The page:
August 4th, 2006
Fixed vs. Liquid Layouts: A Totally Biased Comparison
This article assumes that you are already at least passingly familiar with the age old web design debate of liquid versus fixed layouts. Let me start by saying what follows is not an objective analysis of the two alternatives. Sure, I’ll discuss some of the pros and cons, but I’m not making any effort to show a balanced perspective. I don’t particularly like liquid layouts. I don’t like making them, and with very few exceptions I don’t like running across them in my day-to-day web browsing. Unlike some fixed layout evangelists, though, my objections don’t have anything to do with different screen resolutions compromising my artistic vision of a site. I have no problem with putting control in the hands of the users. If the users don’t have the design education to recognize why visiting my site is giving them a headache and what they can do to fix it, though, then I do have a problem.
Why the Bias?
I take in a lot of new information via the Internet. Based on what I’ve read and my personal experience, reading text from a computer monitor is significantly more taxing on the eyes than reading the printed page. Now I suppose I could print out every web page that I wanted to read, but I’m not sure they’re cutting down trees fast enough to accommodate me. That means I’m reading a lot of onscreen text, and anything that can be done to make that process easier on my peepers is welcome. (Wow. I haven’t used the word peepers in years.)
What makes reading from a monitor easier? Thoughtful typography goes a long way. Most typographic elements are equally at home in a fixed or liquid layout, but I’m going to talk about line length. The reason newspapers and magazines display text in multiple columns per page is because it is soooo much easier for the eye to take in. The typical liquid layout web page lets text lines span all the way across your monitor. As an example let’s look at the Editorial Reviews page for The Da Vinci Code on Amazon.com. By the time my eyes travel from the end of one line to the beginning of the next, I’ve forgotten what the sentence was talking about.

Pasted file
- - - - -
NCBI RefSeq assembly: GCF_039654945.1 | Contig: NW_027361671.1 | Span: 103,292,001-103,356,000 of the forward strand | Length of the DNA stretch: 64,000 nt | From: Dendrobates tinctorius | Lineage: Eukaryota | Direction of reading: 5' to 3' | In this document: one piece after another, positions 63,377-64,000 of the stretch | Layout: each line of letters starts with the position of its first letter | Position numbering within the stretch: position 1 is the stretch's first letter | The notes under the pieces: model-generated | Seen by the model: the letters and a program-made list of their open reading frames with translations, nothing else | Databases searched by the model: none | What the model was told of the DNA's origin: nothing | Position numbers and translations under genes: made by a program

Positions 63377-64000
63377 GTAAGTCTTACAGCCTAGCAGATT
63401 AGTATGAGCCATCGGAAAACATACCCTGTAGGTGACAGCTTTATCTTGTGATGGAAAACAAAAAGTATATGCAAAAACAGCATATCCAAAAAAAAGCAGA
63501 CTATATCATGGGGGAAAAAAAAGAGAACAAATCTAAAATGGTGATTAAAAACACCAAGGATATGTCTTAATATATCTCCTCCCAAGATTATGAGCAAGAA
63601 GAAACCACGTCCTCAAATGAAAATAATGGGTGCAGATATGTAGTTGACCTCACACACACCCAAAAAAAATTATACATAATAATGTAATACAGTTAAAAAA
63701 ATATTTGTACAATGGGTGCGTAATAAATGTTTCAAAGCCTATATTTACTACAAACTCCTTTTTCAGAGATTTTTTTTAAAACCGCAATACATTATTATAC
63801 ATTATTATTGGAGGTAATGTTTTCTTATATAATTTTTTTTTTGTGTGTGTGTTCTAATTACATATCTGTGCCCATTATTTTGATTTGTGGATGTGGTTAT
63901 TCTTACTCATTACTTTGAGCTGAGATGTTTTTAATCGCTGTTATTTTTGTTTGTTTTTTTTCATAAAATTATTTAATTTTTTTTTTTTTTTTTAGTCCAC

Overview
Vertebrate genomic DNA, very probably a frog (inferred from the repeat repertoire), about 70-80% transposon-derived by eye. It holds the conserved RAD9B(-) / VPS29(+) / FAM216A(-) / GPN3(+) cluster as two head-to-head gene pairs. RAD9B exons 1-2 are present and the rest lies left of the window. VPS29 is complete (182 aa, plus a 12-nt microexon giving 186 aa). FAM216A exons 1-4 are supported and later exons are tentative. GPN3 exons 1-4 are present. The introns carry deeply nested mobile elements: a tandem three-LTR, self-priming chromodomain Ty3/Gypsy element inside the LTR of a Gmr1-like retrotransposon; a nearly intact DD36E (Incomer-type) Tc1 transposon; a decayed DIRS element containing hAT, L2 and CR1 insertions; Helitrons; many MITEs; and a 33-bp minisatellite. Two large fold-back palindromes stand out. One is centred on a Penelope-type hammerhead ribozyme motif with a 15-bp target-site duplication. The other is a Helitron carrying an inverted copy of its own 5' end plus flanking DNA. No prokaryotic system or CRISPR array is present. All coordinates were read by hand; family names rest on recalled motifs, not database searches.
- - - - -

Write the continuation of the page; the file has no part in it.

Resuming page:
With fixed layouts, line length isn’t going to expand no matter what your screen resolution is set at. I should be careful here that I don’t imply a fixed layout is the panacea for all line length problems. It is possible to use a fixed layout and still have out of control line lengths. (They’ll just be out of control consistently across all resolutions.) It is also possible to design a liquid layout with easily readable line lengths. (Man, it is rare, though.)
A Liquid Defense That Doesn’t Hold Water
One of the defenses of liquid layouts is that they maximize use of above-the-fold screen real estate. Well. I suppose they maximize the quantity of screen real estate that gets used. I’m not willing to concede that cramming the entire screen full of content necessarily increases your chances of capturing your visitor’s interest. One of the first things every designer learns is that whitespace can be your friend. (Okay, now I’ve got that snarky comment out of my system…)